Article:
Whom should I rely on for my future care? Patterns of care expectations and intergenerational correlates among ageing Chinese adults in Hong Kong

Research output: Journal article publicationJournal articleAcademic researchpeer-review

3 Citations (Scopus)


This study examined ageing parents' care expectations across multiple care domains (financial and material, emotional, personal and informational) towards filial and formal sources and identified intergenerational correlates of care expectation patterns using a proposed care expectation model. Data of 780 eligible ageing parents were drawn from a representative household survey of ageing adults (≥50 years) conducted in 2016–2017. Latent class analysis was used to examine the typological structure underlying ageing parents' care expectations. Four patterns of care expectations were discovered: mixed–maximal, filial–modest, formal–modest and neither–minimal. Multinomial logistic regression analysis was conducted to validate the newly proposed care expectation model. In addition to certain predisposing factors (participants' age, sex and education), parental enabling resources (economic status), health characteristics (physical, mental and functional health status), children-related enabling characteristics (number of sons and marital status of children), and intergenerational enabling circumstances (intergenerational relationships and caregiving to their own parents) were introduced into the model and found to be associated with ageing parents' care expectations. The findings can inform policy and programmes that effectively respond to ageing adults' diverse care expectations in Hong Kong and have implications for other Asian societies facing rapid population ageing and increasing care demands.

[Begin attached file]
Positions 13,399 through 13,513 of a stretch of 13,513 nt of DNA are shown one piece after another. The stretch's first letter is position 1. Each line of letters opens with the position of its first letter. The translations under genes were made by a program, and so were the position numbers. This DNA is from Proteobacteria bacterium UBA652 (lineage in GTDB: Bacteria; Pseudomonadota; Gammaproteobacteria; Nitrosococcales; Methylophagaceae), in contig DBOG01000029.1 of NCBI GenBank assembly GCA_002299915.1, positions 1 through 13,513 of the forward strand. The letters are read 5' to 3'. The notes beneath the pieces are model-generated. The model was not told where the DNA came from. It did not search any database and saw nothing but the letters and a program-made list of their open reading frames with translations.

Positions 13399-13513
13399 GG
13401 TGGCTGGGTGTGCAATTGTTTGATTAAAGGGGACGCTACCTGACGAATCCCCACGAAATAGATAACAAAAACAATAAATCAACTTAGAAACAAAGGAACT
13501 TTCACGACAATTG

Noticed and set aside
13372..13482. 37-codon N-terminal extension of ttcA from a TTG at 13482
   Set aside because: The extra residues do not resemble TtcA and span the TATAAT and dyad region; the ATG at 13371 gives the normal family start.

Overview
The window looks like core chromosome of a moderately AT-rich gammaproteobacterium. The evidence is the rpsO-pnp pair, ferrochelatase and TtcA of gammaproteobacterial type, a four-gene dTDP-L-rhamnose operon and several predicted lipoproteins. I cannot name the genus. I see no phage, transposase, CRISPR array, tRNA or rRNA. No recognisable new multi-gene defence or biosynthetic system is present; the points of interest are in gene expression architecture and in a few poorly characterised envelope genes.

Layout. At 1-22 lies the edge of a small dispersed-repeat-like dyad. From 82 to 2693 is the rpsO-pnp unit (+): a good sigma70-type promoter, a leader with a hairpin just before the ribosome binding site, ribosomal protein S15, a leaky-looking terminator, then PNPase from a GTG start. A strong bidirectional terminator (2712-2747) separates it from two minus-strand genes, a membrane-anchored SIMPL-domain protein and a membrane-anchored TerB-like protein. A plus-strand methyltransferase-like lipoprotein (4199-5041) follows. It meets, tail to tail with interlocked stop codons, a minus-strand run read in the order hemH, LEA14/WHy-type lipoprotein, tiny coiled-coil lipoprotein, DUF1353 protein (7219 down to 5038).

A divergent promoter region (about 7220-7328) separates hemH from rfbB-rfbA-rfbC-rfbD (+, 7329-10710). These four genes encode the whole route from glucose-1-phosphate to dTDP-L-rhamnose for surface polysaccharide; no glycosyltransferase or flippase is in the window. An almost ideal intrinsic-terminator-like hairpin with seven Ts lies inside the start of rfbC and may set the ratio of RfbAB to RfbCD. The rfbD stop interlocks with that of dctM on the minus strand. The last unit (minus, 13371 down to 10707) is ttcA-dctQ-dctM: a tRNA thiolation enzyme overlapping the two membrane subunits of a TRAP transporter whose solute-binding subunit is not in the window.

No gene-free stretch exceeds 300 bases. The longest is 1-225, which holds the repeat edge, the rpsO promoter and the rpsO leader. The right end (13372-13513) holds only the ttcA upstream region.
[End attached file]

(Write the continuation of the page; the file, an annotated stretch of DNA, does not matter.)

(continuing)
Original languageEnglish
Pages (from-to)115-125
Number of pages11
JournalHealth and Social Care in the Community
Issue number1
Publication statusPublished - Jan 2019


  • care expectations
  • Chinese
  • latent class analysis
  • old age and social care
  • older people

ASJC Scopus subject areas

  • Social Sciences (miscellaneous)
  • Sociology and Political Science
  • Health Policy
  • Public Health, Environmental and Occupational Health

Cite this